Must have been a typo on the last page (20/20) of the first link near the bottom of the second column, when Richard says something like (I'm paraphrasing, because I can't open the pdf at the same time I am typing this---plus my previous version of Adobe Reader crashed and I'm currently downloading a newerer and improooved version) " will realize, if he hasn't already, how unfortunate he is to have the moon located where it is....
[emphasis added]

I think he meant "fortunate." :)


HHMSS Sword said...

NASA choose him for something else as well - now didn't they?


road_slayer said...

In regards to Mike's "challenge", I'm going with the inclusion of the picture of Triesnecker crater because that area became interesting in the Enterprise investigation. Ukert crater is nearby, that's the one with the equilateral triangle in it. Robert Fiertek found some "stuff" between Triesnecker and Ukert (according some notes I found). I can't seem to find the original article on the TEM website though (sorry).

Mike Bara said...

Road Slayer gets an "A"! Ukert and "Los Angeles" are actually in the picture that's featured. Little did he know...

Gort said...

I also enjoyed the discussion of the limited resolution of earth-based telescopes (~1000 feet) and that a structure on the moon's surface the size of the USS Enterprise could not be detected from Earth.

Of course in 1969 he was reefer.ring to the Viet-Nam War era aircraft carrier Enterprise...



Mike Bara said...

Actually Gort, he was referring to the starship Enterprise from Star Trek. Richard was kind of an unofficial science advisor to the show through his acquaintance with Gene Roddenberry.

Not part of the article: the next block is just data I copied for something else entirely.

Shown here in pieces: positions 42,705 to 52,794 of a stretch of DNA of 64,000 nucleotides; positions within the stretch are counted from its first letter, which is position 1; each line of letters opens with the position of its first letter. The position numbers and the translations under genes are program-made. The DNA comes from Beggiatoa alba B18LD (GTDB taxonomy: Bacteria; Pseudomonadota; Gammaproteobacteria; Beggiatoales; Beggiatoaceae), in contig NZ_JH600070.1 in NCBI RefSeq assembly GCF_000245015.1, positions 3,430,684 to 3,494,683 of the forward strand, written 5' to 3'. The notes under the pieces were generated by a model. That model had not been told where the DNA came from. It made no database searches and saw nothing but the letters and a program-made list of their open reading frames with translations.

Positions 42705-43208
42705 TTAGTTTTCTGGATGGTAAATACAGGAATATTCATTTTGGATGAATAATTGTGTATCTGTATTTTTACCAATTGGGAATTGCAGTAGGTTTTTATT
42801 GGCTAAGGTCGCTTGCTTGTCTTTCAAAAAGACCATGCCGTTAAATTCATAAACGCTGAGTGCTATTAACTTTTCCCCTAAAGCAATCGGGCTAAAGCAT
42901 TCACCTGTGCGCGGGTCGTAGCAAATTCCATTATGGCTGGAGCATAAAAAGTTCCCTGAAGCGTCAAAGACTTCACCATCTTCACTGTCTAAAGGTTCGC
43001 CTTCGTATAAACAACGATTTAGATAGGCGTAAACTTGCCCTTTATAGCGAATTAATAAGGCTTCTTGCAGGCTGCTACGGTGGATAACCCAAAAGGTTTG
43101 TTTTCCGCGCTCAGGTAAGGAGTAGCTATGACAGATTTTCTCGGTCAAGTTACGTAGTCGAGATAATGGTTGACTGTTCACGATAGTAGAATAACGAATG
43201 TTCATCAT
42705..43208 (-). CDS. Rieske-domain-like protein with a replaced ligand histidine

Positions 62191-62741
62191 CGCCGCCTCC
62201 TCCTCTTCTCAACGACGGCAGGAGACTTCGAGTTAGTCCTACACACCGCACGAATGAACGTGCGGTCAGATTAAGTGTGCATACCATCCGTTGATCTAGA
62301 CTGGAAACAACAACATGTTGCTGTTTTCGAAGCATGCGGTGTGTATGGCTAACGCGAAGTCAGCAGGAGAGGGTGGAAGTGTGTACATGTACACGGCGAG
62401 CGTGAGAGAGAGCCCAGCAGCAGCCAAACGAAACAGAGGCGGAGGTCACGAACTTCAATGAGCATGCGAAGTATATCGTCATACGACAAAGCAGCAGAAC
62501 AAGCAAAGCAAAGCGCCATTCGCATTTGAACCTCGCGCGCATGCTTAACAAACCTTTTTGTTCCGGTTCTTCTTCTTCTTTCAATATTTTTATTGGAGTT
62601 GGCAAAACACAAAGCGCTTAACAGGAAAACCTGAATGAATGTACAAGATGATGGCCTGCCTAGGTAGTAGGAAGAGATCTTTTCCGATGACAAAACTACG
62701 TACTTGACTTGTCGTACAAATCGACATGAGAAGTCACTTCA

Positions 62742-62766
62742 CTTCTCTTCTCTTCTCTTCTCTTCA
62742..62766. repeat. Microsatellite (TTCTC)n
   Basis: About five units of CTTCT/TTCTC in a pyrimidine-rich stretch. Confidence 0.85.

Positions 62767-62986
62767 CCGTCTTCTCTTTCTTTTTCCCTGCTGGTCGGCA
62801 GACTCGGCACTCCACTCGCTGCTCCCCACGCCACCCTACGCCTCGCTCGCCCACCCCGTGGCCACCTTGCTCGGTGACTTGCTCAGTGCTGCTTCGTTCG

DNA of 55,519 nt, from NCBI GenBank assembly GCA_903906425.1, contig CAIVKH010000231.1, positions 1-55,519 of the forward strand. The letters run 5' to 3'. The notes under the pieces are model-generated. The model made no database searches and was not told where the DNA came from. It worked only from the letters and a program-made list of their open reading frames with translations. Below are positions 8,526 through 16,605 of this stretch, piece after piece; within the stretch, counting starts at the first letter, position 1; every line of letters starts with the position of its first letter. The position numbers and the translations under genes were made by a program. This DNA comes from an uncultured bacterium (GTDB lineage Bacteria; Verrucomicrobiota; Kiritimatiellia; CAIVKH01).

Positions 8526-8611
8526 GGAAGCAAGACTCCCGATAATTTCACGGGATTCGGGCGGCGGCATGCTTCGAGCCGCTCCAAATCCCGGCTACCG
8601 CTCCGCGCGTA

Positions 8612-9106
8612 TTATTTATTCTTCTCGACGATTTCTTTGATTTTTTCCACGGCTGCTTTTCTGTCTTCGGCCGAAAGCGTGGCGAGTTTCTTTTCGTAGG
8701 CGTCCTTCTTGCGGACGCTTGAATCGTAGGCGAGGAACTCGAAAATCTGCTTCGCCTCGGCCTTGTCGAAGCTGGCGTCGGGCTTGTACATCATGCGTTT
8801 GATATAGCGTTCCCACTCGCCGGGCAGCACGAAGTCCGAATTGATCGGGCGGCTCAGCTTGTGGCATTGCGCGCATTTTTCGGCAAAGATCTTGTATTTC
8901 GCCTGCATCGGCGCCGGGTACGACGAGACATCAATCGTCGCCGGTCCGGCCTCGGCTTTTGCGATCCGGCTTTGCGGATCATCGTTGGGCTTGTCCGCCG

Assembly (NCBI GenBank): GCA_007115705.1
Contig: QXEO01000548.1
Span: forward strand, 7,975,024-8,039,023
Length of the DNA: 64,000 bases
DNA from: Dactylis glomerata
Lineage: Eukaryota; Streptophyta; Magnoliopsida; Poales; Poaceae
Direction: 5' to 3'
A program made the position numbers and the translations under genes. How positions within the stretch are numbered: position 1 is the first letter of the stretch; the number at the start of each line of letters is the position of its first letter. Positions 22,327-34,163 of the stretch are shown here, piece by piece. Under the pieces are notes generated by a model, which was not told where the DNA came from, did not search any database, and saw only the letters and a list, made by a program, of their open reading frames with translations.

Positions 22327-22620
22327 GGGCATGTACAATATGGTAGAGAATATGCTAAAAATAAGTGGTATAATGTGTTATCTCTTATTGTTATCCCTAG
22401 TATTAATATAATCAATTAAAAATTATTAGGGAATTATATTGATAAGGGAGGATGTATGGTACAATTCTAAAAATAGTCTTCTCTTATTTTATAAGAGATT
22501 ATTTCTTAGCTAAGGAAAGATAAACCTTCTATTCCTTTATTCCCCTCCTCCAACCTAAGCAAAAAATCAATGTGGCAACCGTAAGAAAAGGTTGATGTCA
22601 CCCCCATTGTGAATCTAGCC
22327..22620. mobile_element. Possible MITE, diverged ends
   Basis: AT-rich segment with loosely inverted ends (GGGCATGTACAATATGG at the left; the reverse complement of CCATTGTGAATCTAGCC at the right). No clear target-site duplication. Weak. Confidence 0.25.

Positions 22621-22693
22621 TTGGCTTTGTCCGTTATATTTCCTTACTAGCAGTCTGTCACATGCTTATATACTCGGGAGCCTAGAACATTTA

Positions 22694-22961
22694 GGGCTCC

Mike Bara said...

Which makes him even cooler, IMO.

Gort said...

Right, Mike. I forgot Star Trek (original series) was on NBC from 1966 to 1969. It was cancelled because of low viewership (ratings). I was one of the many who didn't watch it regularly.

Anyway, while looking up Star Trek in the wikipedia I found this document in a footnote:

(It is mentioned as the source for the "to boldly go..." motto.)

Introduction to Outer Space:
An explanatory statement prepared by the President's Science Advisory Committee.
The White House, March 26, 1958.

In a way it fits in with the RCH essay in the Grumman press guide, and the Dark Mission book (i.e. NASA's national security mission)

note: of the four factors for the urgency of space technology,
"defense objectives" ranks second to "the urge of Man to explore."

also notice the members of the President's committee at the end.
Looks like Bell Telephone Labs, Shell Oil, Polaroid, and the Rockefeller Institute were well represented. Oh, yes and ARPA-DOD.


HHMSS Sword said...


I got classic Hoggie

Fan, Commanding Officer, brother:


HHMSS Sword said...

Bara -

Listen troop - perhaps THIS captain has screwed the pooch.

I got this far:

But I have been looking for :

Hoaglands Mars Vol. II

and I do not have the links.

I believe that this important PREFACE is important to you... and our ...cause - a little help? Perhaps?


David said...

It is VERY heartening to read this document from an independent source. I just finished the Monuments of Mars books, and while doing some independent research on my own (on a way to transcribe the HD physics from angles into number theory), I discovered that wikipedia has an extensive disinformation campaign against Mr. Hoaglund. It shook me up a bit, but reading these documents, and seeing the badges helps tremendously. Keep it going. Reminds me to take lots of pictures and to have all records uptodate regarding my own efforts.